My sense is that because disinda (I can't do the letters properly on my iPad) is a locative, it implies the place where an action occurs, and not the direction of the action. I could be wrong but I don't think your translation would be accurate. Your sentence would read 'Istanbuldan kosuyoruz'.
"Outside Istanbul" is acceptable, even though Duolingo considers it a typo.
Actually, "outside of" is more common in American English than in British English, so "outside" alone is perfectly fine.
Not sure, but I believe the Turkish here is making a distinction that cannot be easily made in English, and the answer key tries to (artificially) make this distinction by refusing the translation out of Istanbul and only accepting the (basically synonymous) outside of Istanbul. The locative case (dışında) names the place wherein you are running (that is, from one point outside of Istanbul to another point outside of Istanbul). The dative case (dışarı) shows movement toward a goal (that is, where you are running to, from one point INSIDE of Istanbul to another point OUTSIDE of Istanbul). Both of these meanings in English could be expressed with either I am running out / outside of Istanbul. Hence the confusion. English is not a translation of Turkish, nor is Turkish a translation of English. Learning language purely through translations always has its difficulties. :-)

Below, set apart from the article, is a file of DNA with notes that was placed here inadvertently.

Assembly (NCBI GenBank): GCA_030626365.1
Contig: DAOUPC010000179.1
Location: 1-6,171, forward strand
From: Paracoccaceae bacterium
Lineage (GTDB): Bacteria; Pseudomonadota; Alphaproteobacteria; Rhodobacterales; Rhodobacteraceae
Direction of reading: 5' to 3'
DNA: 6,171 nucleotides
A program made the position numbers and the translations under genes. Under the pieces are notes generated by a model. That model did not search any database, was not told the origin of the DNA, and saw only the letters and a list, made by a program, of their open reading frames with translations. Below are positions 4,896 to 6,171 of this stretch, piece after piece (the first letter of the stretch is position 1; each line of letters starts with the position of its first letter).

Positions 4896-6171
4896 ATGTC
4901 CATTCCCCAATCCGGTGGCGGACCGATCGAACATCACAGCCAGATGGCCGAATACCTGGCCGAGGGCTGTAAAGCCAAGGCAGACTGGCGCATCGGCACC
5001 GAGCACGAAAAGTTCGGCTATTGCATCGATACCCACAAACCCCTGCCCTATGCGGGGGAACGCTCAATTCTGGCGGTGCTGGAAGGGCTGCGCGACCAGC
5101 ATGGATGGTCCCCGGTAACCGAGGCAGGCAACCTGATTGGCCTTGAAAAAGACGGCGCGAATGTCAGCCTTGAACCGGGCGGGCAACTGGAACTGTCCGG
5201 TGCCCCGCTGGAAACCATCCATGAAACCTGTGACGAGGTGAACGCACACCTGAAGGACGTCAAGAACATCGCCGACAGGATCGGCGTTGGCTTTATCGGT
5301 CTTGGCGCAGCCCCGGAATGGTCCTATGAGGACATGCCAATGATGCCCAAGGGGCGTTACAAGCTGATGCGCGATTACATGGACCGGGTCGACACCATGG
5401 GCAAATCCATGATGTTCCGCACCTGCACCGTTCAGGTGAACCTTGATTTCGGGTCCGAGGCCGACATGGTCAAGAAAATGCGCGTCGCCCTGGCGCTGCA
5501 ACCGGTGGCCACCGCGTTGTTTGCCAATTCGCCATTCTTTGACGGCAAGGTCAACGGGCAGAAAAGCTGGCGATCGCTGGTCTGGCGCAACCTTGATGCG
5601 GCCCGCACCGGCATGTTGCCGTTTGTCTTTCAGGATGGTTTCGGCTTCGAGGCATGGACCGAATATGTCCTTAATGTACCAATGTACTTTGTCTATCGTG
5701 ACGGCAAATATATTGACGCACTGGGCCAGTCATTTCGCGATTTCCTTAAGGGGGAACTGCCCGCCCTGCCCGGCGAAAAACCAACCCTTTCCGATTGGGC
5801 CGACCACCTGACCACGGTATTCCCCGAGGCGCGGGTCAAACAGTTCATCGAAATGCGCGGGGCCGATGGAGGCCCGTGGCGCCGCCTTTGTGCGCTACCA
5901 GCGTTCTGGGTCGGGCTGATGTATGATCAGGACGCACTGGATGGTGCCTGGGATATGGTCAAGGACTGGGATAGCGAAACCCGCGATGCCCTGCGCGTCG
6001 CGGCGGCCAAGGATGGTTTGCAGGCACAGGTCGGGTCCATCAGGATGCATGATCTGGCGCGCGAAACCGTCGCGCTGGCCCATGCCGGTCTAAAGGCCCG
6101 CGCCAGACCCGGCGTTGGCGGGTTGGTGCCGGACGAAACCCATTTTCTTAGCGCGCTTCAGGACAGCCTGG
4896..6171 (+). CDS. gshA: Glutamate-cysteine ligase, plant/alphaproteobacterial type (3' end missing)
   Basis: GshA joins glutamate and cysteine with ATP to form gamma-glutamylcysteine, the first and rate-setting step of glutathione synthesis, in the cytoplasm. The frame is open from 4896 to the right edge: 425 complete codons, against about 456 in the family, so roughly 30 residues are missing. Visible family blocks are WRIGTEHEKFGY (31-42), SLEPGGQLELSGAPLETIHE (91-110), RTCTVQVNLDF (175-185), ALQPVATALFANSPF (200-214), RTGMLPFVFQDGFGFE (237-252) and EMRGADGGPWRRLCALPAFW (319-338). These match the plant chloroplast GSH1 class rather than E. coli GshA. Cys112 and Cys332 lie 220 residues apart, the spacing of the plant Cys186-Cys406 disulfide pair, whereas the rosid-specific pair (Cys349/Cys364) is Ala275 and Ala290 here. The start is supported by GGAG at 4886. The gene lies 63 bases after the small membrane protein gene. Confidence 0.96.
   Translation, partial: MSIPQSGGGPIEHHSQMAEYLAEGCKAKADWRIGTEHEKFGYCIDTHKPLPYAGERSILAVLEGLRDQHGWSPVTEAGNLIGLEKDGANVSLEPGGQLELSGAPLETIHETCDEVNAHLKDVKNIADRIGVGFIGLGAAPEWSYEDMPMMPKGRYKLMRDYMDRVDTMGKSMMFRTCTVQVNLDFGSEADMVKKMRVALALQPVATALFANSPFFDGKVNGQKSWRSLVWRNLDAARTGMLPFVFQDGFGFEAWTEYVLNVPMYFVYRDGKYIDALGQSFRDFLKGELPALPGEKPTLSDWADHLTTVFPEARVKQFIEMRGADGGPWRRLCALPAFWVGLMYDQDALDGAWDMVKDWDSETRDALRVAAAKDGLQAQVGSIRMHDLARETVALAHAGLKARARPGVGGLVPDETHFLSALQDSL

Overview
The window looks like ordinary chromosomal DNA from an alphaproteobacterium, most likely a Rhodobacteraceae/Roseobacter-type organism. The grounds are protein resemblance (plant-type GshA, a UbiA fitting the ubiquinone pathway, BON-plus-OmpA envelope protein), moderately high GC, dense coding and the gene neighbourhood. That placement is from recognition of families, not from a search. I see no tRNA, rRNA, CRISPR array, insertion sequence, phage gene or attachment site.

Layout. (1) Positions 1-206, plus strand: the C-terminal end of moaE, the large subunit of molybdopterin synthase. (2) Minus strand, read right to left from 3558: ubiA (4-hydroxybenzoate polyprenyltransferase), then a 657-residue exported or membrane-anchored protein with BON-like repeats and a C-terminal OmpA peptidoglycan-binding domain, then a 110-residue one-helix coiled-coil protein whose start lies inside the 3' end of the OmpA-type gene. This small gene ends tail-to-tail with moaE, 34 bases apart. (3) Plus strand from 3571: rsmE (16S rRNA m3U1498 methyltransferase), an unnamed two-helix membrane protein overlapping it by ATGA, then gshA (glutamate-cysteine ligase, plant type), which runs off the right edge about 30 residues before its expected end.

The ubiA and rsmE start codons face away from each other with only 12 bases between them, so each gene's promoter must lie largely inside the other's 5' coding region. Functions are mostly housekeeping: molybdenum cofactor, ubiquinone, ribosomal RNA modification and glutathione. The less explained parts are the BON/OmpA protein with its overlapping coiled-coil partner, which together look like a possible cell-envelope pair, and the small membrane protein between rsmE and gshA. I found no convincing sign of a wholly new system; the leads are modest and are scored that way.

Bilmek is one the verbs which very often are used with present continuous tense in Turkish.
The following most common verbs that aren't normally used in the simple present tense (in English) are mostly used in the present continuous tense in Turkish: istemek ( to want), duymak, işitmek (to hear), görmek (to see), kokmak (to smell [to have a particular smell]), sevmek (to love / to like), nefret etmek (to hate), inanmak (to believe), anlamak (to understand), bilmek (to know [to have information about something]), hatırlamak (to remember), oturmak/yaşamak (to live [in a place]), tanımak (to know [to be familiar with a person]), unutmak (to forget).
I hope this helps :)
An English verb can usually be classified as either an "action verb" or a "stative verb". As the name implies stative verbs don't normally describe an ACTION taking place ('run', 'speak') but rather a STATE ('know', 'like'). Stative verbs are not used in the continuous form in English.